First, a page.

He was responding to an unverified Twitter account called @Ryanth3nerd, which said, “I really don’t like the direction @tesla is going raising prices of vehicles but removing features like lumbar for the Model Y...”
In response to the removal of lumbar support on the passenger side in Tesla’s Model Y, Musk said, “Moving lumbar was removed only in front passenger seat of 3/Y (obv not there in rear seats). Logs showed almost no usage. Not worth cost/mass for everyone when almost never used.”
He was responding to an unverified Twitter account called @Ryanth3nerd.
Cruise, the (striving) autonomous outfit that GM owns the majority of, has asked the Biden administration to ease rules on autonomous car testing in the U.S. This is because we are falling behind China, or so Cruise claims.
The chief executive of Cruise, Dan Ammann, in a letter to Biden dated May 17, asked him to back legislation raising the cap on the number of vehicles that a company can seek to have exempted from safety standards that do not meet existing federal requirements that assume human drivers are in control.
The cap, Ammann wrote, “acts as a U.S.-only impediment to building these vehicles at scale in the United States.” Cruise provided a copy of the letter to Reuters.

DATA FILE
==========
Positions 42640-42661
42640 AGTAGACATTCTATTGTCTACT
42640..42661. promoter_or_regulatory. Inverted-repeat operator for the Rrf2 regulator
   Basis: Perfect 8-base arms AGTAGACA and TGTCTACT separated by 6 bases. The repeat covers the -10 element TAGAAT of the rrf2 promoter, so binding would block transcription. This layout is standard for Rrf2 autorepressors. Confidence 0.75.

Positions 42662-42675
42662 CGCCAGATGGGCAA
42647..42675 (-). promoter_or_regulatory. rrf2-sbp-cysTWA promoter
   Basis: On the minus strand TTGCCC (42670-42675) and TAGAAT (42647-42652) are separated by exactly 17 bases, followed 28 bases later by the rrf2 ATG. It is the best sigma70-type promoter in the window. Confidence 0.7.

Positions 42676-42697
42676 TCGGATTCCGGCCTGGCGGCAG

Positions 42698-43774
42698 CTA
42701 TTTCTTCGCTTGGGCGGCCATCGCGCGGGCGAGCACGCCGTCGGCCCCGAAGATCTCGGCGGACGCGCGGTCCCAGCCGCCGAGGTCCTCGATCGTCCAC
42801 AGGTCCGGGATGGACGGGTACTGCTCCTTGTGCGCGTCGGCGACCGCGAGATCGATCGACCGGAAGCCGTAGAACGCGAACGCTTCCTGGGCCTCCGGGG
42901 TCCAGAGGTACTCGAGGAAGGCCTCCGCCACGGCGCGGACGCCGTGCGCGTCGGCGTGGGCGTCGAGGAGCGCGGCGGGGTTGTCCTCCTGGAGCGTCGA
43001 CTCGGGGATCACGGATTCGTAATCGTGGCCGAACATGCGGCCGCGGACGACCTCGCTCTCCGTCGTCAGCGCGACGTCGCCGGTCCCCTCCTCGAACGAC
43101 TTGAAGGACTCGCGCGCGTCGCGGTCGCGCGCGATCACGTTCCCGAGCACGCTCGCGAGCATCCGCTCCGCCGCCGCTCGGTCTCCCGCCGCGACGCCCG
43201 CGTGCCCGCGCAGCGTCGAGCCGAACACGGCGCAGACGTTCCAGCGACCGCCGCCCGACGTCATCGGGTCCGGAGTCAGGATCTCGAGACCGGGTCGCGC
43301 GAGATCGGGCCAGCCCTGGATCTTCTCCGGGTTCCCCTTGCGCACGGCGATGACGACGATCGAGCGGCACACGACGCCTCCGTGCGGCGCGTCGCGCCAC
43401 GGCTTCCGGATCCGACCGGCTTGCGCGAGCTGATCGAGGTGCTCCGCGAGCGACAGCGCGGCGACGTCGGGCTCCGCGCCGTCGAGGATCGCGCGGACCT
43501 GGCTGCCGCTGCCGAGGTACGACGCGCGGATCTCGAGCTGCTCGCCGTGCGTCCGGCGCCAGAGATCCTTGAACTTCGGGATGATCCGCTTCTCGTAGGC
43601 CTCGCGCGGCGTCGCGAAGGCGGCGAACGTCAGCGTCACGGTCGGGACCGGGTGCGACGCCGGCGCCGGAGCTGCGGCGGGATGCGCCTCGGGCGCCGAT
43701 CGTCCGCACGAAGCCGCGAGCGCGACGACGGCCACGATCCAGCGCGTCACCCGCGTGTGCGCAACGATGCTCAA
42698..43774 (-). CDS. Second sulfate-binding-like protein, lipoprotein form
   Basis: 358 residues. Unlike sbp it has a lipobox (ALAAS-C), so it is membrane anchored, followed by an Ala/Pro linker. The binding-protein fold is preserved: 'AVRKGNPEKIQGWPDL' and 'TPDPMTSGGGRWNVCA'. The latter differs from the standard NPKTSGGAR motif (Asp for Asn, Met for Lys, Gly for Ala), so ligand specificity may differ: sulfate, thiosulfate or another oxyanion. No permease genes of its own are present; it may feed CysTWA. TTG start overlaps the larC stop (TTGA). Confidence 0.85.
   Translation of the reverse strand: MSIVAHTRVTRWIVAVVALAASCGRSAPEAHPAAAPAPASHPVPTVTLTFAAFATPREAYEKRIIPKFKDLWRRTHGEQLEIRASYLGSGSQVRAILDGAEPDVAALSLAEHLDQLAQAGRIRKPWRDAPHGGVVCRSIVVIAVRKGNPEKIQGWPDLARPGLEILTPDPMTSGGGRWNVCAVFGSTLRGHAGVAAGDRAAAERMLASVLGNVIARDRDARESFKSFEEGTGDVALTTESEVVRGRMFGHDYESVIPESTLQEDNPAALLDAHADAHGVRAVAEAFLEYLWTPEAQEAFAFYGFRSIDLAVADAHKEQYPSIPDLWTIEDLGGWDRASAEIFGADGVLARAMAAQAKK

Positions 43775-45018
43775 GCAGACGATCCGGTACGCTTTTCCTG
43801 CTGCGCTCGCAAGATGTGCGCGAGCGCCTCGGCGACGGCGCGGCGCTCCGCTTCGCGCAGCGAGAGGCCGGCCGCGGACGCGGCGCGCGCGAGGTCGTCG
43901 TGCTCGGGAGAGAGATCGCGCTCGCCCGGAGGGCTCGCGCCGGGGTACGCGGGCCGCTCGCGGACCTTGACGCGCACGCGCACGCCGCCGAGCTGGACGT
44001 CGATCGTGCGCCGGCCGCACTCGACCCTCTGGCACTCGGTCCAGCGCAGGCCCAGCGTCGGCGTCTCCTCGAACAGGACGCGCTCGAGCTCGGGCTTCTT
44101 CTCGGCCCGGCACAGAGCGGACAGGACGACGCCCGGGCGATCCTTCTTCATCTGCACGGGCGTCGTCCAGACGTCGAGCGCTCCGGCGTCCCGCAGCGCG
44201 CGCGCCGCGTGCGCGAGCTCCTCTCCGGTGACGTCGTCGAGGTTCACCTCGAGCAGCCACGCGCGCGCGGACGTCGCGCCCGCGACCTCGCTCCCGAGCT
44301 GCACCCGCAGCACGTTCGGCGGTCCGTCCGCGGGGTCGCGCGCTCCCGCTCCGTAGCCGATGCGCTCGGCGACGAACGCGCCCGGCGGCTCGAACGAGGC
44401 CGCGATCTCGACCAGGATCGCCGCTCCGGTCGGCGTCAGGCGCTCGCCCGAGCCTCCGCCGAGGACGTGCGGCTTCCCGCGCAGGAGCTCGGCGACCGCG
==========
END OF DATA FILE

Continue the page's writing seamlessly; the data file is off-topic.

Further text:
“China’s top down, centrally directed approach imposes no similar restraints on their home grown AV industry,” Ammann wrote. “We do not seek, require or desire government funding; we seek your help in leveling the playing field,” he said, citing research that AVs are “estimated to create and sustain 108,000 jobs over the next five years.”
The White House declined to comment on Monday.
I’m not even sure that Cruise is confident it will get to autonomy even with fewer rules, as the whole proposition seems dodgy.
Nissan pre-Carlos Ghosn was the most neutral of the East Asian manufacturers; it was hard to feel anything about them. A fourth-generation Sentra, for example, was a perfectly fine car that, if you had any sort of opinion about it, it was most certainly, “Meh.”
It rained all weekend in New York, which was great weather for Belmont Park on Saturday. I lost $40 betting on the ponies. Most normal I’ve felt yet.